Zellweger syndrome is a rare genetic congenital (present at birth) disorder in which there is a reduction or absence of peroxisomes (cell structures that rid the body of toxins) in the cells of the liver, kidneys, and brain. Children with Zellweger syndrome are unable to process certain types of chain fatty acids.
Peroxisomes are usually plentiful in the liver and kidneys. Because peroxisomes are lacking in those with Zellweger syndrome, the body is not adequately detoxified.
Zellweger syndrome is an autosomal recessive disorder that is caused by mutations in one of the following genes: PEX1, PEX2, PEX3, PEX5, PEX6, PEX10, PEX12, PEX13, PEX14, PEX16, PEX19, or PEX26. Mutations in one or more of these genes inhibit the proper formation of peroxisomes.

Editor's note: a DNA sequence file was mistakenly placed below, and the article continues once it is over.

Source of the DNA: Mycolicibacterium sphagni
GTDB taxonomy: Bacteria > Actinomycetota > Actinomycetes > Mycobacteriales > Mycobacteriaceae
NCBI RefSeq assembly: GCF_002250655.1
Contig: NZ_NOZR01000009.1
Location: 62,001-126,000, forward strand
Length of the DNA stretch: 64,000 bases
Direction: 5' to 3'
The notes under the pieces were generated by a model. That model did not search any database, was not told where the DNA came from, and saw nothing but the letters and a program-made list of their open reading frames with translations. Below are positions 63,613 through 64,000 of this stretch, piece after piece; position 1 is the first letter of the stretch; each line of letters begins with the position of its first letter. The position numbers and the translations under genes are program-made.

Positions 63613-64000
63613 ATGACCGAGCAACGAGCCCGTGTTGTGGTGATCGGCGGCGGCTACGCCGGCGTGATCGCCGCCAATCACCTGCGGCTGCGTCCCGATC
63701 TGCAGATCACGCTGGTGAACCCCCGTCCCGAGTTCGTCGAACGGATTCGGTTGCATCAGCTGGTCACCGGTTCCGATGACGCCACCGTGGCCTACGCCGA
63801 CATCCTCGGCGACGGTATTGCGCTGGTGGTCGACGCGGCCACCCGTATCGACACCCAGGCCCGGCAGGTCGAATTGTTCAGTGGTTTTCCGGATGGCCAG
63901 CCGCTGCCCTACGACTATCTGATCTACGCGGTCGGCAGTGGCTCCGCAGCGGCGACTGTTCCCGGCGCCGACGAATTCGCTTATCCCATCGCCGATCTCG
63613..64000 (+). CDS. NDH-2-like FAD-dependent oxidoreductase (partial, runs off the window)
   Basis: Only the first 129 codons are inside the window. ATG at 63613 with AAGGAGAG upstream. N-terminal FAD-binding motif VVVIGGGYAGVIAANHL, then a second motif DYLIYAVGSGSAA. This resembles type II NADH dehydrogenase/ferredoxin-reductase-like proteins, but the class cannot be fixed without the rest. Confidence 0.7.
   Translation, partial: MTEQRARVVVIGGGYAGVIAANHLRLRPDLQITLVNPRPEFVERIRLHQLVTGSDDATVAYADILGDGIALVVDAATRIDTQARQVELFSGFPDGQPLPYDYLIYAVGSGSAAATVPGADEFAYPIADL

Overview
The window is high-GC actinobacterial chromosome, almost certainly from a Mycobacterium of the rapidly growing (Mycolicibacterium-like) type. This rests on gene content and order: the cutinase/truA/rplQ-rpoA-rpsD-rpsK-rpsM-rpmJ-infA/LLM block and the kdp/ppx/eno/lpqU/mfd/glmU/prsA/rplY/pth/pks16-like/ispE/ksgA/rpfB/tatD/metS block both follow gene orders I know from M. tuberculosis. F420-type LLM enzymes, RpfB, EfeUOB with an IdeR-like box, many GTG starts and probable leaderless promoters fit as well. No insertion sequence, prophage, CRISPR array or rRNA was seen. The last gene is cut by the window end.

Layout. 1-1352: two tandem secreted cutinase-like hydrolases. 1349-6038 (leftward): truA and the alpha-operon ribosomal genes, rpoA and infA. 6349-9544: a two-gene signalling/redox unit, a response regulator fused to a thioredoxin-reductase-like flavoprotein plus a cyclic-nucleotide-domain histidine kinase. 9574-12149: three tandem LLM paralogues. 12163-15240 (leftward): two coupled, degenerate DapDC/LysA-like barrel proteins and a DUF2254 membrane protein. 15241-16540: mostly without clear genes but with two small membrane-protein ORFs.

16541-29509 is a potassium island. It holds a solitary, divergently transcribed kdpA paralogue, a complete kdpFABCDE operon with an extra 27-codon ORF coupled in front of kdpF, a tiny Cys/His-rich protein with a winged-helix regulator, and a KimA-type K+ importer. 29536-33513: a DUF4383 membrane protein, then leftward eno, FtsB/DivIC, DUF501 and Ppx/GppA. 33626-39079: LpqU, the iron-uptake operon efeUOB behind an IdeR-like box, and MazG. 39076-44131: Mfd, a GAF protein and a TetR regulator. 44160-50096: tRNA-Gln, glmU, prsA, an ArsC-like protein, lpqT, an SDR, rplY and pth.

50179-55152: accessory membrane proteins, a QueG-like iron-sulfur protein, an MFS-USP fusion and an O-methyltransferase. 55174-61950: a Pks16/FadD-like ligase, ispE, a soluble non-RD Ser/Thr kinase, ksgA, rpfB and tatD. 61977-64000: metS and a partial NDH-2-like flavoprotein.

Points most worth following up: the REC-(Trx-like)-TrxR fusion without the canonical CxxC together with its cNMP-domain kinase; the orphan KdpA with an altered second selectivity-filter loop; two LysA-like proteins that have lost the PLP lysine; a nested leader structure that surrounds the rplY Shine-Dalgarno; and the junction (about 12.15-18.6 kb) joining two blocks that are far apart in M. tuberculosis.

Blood tests are used to analyze amounts of fatty acids, bile acid, and pipecolic acid,as well as diminished plasmalogen levels. Amniotic testing is also available to pregnant mothers.
Zellweger syndrome is a rare disease and affects less than 200,000 people in the United States. It is estimated to occur in 1 in 50,000 individuals. Children with Zellweger syndrome usually do not live beyond the first year of life. Treatment is usually to assist with symptom management.